Polish employers are increasingly reluctant to sack their staff because of mass emigration to the UK and Western Europe, official statistics have revealed.
Figures from Poland’s Central Statistics Office found the number of workers dismissed from their posts in the past year fell by 30.6%, with the number of employees resigning growing by 12.5%.
The office said the number of Poles leaving to work abroad grew from 340,000 to 580,000 between 2005 and 2006. However, unofficial estimates have consistently put the number of Polish workers leaving the country at about one million.
Analysts claimed the trend identified by the report would continue over the next few years.
Karolina Sedzimir-Domanowska, an economist at the PKO BP bank, said: “This is evidence that, in today’s market, employees are dictating terms rather than bosses. This is happening because of a growth in the need for specialists but also because so many people have gone to the West to work.”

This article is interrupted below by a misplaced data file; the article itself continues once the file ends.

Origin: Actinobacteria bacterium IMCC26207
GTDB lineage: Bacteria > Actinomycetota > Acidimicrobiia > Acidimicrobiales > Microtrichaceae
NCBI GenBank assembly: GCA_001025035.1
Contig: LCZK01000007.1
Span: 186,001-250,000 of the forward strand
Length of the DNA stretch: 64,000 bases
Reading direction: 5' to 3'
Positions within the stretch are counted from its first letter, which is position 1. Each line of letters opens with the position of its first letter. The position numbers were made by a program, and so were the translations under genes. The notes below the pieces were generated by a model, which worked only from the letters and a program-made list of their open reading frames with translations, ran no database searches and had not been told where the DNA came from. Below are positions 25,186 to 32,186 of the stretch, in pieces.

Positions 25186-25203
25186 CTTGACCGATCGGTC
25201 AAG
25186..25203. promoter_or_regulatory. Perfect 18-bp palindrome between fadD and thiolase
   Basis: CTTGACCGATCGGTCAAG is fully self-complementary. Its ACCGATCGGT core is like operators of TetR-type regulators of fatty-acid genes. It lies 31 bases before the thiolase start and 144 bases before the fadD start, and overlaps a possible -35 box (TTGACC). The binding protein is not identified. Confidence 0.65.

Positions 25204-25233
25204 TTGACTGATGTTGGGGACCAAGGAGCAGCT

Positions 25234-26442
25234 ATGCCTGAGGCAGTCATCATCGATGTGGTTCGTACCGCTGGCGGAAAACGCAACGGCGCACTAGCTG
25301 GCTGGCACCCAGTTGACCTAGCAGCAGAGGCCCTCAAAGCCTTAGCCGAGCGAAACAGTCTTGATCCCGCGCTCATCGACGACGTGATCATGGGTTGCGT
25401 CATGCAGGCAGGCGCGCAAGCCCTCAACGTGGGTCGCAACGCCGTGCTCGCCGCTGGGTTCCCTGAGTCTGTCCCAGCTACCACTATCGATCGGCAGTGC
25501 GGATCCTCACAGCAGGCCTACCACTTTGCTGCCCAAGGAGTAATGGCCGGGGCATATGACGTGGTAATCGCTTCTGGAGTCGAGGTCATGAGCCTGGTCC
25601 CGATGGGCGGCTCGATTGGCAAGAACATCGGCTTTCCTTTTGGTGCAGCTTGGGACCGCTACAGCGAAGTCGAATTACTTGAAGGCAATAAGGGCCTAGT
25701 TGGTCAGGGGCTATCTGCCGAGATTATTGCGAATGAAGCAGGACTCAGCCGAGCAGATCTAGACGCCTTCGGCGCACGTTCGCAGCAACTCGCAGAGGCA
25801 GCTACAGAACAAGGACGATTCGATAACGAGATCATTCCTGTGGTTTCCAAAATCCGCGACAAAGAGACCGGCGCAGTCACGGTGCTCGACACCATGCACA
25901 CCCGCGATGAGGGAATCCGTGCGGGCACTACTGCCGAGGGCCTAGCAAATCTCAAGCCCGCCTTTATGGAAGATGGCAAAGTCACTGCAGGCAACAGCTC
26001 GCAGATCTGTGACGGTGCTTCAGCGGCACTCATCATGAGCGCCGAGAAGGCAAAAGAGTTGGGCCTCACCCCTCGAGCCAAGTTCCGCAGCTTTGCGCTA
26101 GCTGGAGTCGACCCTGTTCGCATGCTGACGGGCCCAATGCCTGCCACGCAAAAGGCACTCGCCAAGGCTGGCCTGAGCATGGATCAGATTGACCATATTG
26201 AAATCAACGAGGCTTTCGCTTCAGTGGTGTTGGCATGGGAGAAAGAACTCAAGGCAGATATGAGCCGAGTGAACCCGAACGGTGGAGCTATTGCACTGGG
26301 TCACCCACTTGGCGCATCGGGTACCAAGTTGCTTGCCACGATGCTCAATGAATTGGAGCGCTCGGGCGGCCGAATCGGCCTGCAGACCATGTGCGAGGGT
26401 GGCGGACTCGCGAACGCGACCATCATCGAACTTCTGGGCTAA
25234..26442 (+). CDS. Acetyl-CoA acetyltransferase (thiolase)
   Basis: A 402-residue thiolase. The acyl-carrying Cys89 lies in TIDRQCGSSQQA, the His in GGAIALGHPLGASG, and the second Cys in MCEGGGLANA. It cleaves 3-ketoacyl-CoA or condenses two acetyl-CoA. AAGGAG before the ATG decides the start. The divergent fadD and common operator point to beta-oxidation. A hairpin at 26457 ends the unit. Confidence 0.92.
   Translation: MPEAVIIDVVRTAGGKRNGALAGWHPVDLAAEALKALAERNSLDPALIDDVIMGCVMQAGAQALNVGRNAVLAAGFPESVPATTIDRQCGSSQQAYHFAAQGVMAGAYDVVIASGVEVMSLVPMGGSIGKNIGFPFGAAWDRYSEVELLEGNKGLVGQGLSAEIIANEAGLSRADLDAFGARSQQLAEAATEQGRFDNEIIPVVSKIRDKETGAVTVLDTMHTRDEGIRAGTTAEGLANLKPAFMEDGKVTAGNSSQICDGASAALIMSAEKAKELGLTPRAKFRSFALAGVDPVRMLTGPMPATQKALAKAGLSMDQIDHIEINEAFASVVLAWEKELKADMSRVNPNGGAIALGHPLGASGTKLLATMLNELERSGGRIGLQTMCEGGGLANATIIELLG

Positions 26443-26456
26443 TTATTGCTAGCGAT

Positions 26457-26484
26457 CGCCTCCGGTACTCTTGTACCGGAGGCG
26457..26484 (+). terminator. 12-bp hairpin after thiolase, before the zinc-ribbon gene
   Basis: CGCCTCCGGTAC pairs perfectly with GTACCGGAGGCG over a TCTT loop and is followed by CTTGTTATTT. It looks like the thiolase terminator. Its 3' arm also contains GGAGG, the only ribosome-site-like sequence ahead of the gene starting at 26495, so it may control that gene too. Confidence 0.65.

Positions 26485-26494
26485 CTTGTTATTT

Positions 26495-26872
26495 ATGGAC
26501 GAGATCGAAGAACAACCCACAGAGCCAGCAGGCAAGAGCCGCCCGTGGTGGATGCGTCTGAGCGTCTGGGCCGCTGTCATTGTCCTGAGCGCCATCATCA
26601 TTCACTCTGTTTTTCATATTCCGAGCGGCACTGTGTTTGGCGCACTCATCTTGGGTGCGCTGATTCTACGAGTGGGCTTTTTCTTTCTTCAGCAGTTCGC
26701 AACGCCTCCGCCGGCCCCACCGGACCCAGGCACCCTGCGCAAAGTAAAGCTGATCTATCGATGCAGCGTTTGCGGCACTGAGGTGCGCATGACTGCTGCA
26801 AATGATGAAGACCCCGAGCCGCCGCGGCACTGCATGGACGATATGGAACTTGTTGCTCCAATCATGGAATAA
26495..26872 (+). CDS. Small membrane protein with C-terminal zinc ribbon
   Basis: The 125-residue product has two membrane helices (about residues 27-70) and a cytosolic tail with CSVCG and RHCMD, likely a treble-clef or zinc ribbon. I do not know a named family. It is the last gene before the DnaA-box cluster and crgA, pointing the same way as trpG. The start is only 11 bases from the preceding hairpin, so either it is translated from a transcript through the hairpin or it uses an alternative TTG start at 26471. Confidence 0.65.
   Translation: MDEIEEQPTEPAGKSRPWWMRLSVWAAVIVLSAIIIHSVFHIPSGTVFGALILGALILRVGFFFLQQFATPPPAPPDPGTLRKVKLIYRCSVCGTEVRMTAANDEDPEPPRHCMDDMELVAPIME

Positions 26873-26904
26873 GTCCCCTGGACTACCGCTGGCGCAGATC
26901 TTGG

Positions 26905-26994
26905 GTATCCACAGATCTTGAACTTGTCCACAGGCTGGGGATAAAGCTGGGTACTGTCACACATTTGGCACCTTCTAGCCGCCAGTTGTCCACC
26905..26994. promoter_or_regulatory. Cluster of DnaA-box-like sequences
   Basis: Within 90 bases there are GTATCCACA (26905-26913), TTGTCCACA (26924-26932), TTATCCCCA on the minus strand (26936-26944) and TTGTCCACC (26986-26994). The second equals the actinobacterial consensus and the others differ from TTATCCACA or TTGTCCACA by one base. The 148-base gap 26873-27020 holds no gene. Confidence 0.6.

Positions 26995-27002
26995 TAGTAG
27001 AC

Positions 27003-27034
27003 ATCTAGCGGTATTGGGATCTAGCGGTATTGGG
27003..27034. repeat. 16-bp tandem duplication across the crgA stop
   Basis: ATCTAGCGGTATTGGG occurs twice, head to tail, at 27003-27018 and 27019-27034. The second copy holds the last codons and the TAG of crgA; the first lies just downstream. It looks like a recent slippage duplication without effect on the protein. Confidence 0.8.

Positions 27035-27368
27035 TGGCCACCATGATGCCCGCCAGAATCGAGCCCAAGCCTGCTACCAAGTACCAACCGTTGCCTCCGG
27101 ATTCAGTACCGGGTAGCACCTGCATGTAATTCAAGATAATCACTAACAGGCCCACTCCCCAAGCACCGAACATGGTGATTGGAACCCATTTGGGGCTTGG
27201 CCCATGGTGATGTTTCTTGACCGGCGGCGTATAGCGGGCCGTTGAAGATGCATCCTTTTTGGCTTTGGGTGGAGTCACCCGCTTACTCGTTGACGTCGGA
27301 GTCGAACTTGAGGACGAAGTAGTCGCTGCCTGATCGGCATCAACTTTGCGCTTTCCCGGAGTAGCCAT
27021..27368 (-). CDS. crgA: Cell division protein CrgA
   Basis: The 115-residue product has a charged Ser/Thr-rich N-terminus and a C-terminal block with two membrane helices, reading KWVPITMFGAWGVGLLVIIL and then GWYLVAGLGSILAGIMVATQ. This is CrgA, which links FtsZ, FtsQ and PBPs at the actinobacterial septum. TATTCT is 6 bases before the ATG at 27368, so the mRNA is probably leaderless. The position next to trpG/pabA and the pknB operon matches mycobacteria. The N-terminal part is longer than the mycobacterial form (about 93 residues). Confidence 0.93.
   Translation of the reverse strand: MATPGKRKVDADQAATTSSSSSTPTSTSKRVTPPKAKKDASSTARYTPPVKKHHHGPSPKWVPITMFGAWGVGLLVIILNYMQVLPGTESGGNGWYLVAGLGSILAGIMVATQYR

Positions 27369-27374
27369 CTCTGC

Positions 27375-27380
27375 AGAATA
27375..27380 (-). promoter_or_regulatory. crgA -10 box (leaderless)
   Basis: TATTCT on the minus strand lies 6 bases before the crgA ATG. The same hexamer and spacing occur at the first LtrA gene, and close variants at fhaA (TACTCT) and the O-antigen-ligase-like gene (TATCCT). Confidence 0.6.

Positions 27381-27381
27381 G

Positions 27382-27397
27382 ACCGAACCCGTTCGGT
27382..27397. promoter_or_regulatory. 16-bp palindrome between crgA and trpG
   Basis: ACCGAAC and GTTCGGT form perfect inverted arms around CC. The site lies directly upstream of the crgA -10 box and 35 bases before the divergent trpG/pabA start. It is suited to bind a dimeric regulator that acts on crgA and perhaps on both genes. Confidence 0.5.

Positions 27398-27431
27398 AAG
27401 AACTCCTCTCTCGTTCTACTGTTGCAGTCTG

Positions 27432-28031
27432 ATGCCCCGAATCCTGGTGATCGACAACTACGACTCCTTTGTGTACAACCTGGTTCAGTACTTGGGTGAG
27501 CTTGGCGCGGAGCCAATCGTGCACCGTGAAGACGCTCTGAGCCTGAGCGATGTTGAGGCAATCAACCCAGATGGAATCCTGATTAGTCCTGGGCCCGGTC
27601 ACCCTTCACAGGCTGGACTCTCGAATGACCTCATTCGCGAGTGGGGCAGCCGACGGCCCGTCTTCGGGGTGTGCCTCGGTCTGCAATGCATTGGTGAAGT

The figures showed that unemployment in Poland was continuing to fall by more than 5% during the fourth quarter of 2007.
Since Poland joined the EU in 2004, the Home Office has approved 472,103 applications from Poles for work permits in the UK. However, the rate has slowed considerably over the last year.